Immigration reform bill still hangs on.
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The Senate-House conferees have hit snags, especially over protection against job bias. But even the bill's chief opponent, Rep. Edward R. Roybal (D), concedes he will have trouble stopping the reform compromise.
''I can't stop it in conference,'' he said in an interview as the House-Senate panel began its work last week. The Californian, who is the dean of Hispanic members of Congress, said that he still hoped to defeat the measure on the floor of the House, where it squeaked through with only a five-vote margin earlier this year.
Since then, Hispanics have mounted an intense campaign against the reform, even though it offers amnesty to some Hispanics now living in the US illegally.
Meanwhile, some conservatives have fought the bill because they dislike any amnesty for illegal aliens.
Despite the array of opponents, House Speaker Thomas P. O'Neill Jr. (D) of Massachusetts has promised to take the bill to the House floor if the conference chairman, Rep. Peter W. Rodino Jr. (D) of New Jersey, makes that request. The speaker downplays the political dangers in the bill. ''I suppose it's a side issue somewhere along the line,'' he said last week. ''I don't see it's any earth-shaking development,'' whether the bill passes or not. He added that he had not spoken recently to Democratic presidential nominee Walter F. Mondale about the bill, which Mr. Mondale has vowed to fight. The speaker said the two have an understanding that ''he and I would not talk about legislation'' until the end of the congressional session Oct. 5.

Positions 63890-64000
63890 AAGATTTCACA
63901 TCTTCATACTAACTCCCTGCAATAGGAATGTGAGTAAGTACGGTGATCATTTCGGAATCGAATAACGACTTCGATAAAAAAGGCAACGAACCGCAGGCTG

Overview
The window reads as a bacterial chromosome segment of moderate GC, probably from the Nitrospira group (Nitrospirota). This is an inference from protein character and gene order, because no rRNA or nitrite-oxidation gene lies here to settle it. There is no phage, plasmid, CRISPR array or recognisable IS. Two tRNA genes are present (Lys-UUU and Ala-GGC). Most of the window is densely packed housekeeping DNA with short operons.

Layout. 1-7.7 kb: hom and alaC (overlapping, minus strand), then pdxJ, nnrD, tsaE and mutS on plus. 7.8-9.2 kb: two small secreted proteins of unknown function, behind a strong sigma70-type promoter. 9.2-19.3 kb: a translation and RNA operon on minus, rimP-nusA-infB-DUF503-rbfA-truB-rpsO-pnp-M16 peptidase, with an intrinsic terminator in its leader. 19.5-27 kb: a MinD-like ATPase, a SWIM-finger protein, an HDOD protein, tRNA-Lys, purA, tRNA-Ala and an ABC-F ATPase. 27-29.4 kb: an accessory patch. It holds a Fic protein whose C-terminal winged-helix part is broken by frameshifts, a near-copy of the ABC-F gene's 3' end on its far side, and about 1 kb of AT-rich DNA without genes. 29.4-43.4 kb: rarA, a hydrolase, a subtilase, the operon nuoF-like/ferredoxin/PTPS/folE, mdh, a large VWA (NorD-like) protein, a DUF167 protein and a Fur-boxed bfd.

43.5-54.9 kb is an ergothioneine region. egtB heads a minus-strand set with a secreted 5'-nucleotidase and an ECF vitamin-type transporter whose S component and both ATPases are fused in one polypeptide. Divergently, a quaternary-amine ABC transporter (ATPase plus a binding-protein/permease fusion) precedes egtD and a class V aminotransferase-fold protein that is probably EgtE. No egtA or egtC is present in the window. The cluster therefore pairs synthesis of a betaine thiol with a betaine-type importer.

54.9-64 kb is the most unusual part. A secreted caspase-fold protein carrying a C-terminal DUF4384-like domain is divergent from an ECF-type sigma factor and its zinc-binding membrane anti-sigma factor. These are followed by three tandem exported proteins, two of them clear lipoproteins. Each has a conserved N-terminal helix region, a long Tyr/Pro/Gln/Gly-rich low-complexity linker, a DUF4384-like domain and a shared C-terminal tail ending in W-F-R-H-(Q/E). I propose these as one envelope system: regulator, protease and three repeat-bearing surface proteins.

The biggest hurdle for the bill now could be time. The conference still must work out an agreement on protections against job bias and on a cutoff date for alien residents eligible for legalization. The House version would offer amnesty to qualified residents living here since January 1982; the Senate offers it for those here since 1980.
Unless the conference finishes soon, the bill could be declared a goner once again. The legislation faces a threatened filibuster in the Senate, where it has twice passed overwhelmingly, and its supporters would probably need several days to overcome delay tactics.
But even if it misses the deadline, Simpson maintains that the reform still has life. There's always the possibility of a lame-duck session after the elections, he adds.